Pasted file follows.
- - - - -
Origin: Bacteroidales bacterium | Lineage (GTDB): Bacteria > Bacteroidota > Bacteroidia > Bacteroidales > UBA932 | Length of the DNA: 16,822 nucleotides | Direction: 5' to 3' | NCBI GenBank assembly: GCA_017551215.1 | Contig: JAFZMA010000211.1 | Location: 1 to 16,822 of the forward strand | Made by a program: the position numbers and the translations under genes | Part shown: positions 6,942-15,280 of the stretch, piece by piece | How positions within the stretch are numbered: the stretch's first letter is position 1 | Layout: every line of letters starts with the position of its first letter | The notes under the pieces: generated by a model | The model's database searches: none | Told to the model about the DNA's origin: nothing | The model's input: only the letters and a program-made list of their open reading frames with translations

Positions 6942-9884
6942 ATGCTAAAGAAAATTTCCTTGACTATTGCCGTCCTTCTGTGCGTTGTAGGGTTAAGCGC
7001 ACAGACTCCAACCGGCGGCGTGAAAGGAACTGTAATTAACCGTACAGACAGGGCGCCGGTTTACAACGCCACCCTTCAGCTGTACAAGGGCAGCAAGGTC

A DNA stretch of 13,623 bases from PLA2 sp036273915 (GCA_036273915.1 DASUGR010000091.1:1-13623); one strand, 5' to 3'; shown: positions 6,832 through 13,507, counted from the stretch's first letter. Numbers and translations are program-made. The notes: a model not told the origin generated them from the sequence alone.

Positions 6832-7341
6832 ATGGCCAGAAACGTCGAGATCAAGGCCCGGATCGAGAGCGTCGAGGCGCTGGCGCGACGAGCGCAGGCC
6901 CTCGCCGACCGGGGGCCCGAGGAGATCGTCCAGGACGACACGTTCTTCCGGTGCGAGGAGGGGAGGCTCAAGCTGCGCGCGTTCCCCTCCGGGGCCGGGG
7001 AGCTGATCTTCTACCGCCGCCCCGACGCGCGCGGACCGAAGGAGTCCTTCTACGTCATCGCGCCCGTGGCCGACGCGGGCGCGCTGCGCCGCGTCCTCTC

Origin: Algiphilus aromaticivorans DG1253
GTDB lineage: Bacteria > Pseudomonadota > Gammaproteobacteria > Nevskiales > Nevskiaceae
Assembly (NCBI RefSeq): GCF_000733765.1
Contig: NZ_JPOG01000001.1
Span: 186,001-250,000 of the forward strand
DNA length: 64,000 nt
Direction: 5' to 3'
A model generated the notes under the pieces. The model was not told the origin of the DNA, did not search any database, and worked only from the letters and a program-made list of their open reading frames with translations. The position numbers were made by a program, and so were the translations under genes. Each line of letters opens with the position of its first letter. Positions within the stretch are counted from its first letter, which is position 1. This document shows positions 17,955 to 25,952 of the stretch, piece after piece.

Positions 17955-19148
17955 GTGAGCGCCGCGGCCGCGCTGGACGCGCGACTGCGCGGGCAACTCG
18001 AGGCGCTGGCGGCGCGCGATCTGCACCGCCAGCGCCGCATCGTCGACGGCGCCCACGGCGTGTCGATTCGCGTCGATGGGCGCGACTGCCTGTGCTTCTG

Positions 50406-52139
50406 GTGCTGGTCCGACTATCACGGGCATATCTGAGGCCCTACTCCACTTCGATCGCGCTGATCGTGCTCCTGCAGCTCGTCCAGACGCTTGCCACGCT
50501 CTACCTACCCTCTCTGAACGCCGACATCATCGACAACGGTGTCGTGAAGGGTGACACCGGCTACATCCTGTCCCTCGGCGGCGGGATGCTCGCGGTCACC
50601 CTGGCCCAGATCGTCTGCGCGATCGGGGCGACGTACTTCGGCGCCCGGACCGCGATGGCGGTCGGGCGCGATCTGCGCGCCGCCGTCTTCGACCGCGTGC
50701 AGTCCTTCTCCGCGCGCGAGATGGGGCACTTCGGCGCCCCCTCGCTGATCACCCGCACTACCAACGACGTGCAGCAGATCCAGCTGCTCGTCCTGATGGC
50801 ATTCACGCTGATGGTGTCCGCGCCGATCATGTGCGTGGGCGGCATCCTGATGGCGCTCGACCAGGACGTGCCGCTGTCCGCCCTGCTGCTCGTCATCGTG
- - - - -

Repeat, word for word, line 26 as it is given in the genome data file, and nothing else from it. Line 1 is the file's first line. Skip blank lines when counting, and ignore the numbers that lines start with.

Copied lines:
50801 ATTCACGCTGATGGTGTCCGCGCCGATCATGTGCGTGGGCGGCATCCTGATGGCGCTCGACCAGGACGTGCCGCTGTCCGCCCTGCTGCTCGTCATCGTG